We also imagine three to four transformative hires in interdisciplinary or cutting-edge areas related to the four research areas outlined above.   For example, we propose to hire an Associate or Full Professor with demonstrated expertise in the developing area of high performance humanities computing.   The faculty member will have a tenure home in the College of Liberal Arts, and would be encouraged to work in collaboration with faculty affiliated with the IAMCS and to actively seek funding from newly established external grants offered by NEH and other entities. This hire leverages our existing expertise in the construction of digital humanities data by and introducing expertise in the manipulation and analysis of humanities data sets through high performance computing.

The Center’s Faculty Advisory Committee would be charged with determining additional, specific faculty hiring needs, in such areas as digital media and literacy or other areas. The Visiting Scholar program might also be leveraged as a way to identify emerging as well as “superstar” faculty who could add strength in key research areas.

At least two research staff members would be needed for project support and technical assistance.


The planned Liberal Arts and Humanities Building would be an ideal location to house the Center,  especially since the space and equipment needs could easily be incorporated into the building’s design,  which already includes space earmarked for digital humanities. The Center’s space and equipment needs include:


  • office space (faculty and staff offices)
  • computer classroom/training facility
  • research lab


  • lab:  ten workstations,  microfilm reader/printers, flatbed and book scanners, black and white and color printers,   digital video cameras,  digital still cameras, imaging and video stations, a broad selection of smartphones and video game consoles and peripherals, imaging and video stations, e-book readers
  • classroom/training facility: 25 workstations, smartboard, and internet access
  • two mobile classrooms comprised of 20 laptops each
  • Sun Solaris, NT, and Macintosh servers for cross-platform software development and storage of digital humanities archives
  • Networking equipment and services to support Internet2 development, in collaboration with the Institute for Applied Mathematics and Computational Science (IAMCS)


  • Software for still image, audio, and video editing, compression, and production
  • Software development kits for PC, Mac, Linux, and mobile computing platforms and smartphones
  • Enterprise content management software, digital rights management software, and metadata tagging software for documents and digital media assets
  • Subscriptions to digital media service providers, including Amazon Kindle, iTunes Music Store, Napster, Audible, and similar vendors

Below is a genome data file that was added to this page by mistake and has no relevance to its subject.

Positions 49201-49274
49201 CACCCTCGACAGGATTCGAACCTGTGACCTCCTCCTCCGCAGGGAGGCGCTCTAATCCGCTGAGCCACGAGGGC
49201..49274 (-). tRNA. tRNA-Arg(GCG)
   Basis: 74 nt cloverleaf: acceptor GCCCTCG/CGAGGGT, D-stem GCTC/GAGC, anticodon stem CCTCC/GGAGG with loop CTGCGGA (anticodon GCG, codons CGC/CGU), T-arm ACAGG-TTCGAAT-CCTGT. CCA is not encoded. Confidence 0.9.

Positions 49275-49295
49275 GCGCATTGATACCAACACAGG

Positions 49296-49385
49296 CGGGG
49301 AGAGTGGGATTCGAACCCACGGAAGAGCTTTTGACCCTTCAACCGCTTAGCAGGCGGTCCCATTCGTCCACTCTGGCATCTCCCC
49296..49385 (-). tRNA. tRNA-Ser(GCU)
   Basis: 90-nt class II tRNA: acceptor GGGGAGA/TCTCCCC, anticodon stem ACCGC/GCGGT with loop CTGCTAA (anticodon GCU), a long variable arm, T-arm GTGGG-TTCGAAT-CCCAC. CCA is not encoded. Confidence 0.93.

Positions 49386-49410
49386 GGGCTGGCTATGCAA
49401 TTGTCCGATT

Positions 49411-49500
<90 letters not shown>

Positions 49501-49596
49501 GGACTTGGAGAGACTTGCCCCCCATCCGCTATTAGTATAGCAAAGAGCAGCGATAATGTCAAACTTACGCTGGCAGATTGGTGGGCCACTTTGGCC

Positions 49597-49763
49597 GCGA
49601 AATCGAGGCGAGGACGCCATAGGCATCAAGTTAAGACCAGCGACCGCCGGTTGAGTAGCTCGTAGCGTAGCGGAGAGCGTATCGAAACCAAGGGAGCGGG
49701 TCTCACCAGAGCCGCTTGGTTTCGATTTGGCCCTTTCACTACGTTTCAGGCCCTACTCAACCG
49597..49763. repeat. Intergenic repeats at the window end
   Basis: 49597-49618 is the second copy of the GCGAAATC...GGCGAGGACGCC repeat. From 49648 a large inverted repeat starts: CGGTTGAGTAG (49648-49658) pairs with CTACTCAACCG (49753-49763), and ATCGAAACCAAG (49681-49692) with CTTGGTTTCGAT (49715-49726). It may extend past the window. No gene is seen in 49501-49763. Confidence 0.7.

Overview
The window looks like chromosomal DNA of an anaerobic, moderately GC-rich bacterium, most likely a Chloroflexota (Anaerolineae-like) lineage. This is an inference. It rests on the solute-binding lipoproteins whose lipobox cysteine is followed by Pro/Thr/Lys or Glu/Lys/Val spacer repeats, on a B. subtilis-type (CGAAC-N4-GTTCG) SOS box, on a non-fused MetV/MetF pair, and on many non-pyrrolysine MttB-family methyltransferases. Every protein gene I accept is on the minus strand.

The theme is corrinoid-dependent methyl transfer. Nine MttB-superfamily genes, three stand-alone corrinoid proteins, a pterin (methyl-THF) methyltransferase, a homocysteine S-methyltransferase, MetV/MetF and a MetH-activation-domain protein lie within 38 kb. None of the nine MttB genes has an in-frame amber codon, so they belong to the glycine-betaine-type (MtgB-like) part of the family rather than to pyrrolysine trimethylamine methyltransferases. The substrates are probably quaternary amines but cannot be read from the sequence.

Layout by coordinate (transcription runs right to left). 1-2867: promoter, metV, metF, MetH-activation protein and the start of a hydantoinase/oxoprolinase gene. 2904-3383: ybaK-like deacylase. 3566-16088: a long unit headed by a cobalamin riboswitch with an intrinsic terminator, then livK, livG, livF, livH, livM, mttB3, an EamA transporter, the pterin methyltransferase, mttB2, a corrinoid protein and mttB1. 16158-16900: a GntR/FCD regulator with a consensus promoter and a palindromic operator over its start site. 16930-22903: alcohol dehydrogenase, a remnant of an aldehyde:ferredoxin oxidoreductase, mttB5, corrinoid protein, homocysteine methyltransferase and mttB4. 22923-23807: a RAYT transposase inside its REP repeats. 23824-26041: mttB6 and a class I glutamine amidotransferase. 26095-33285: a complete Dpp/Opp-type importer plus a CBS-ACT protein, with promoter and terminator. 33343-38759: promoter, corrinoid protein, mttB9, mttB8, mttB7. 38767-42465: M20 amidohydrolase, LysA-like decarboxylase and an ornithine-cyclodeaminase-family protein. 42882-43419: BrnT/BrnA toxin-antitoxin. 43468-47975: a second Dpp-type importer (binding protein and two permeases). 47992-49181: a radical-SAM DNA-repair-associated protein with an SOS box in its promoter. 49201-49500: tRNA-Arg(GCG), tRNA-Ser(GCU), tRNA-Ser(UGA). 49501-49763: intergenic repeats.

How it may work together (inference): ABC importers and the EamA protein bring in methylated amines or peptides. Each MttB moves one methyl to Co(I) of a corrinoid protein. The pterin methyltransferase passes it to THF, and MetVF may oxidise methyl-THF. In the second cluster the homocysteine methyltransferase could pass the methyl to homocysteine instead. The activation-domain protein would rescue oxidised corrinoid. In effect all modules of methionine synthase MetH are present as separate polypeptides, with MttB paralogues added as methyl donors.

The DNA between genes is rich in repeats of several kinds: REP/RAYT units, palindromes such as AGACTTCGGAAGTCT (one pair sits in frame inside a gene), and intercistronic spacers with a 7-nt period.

• Leased or purchased access to software development tools and structured vocabularies for developing metadata tagged archives.


External funding: Substantial external funding is available for digital humanities research, some of which is specifically earmarked to support digital humanities centers.  The NEH’s Office of Digital Humanities, as well as general NEH program funding,  for digital humanities includes support for the creation of digital projects and other digitally focused humanities research (Digital Humanities Start-Up Grants, two transatlantic Digitization Grants, Humanities Collection grants,  Collaborative Research grants and the Digging into Data Challenge),  grants for training and workshops, and grants that can directly support Center activities, including Digital Humanities Challenge Grants that provide matching funds for centers, and fellowships to support visiting scholars at digital humanities centers.  TAMU faculty have already obtained several major NSF and NEH grants for project research, and the College of Liberal Arts is also one of twelve locations for an NEH-funded digital humanities workshop in scholarly text encoding.  Funding sources other than NEH and NSF include SSRC and ACLS, and others. The U.S. Department of Education also provides grants from $500,000 a year to $2,000,000 a year to improve and expand new applications of technology “to strengthen school reform efforts, improve student achievement, and provide sustained professional development for teachers, administrators, and school library media personnel.” Given that NEH and other funding agencies stress the use and creation of open source technology for digital humanities research, the potential for commercialization will not be a strong factor in all areas of Center research, however,  partnerships with Apple,  IBM,  or other corporations might present additional opportunities for startup or sustainable funding.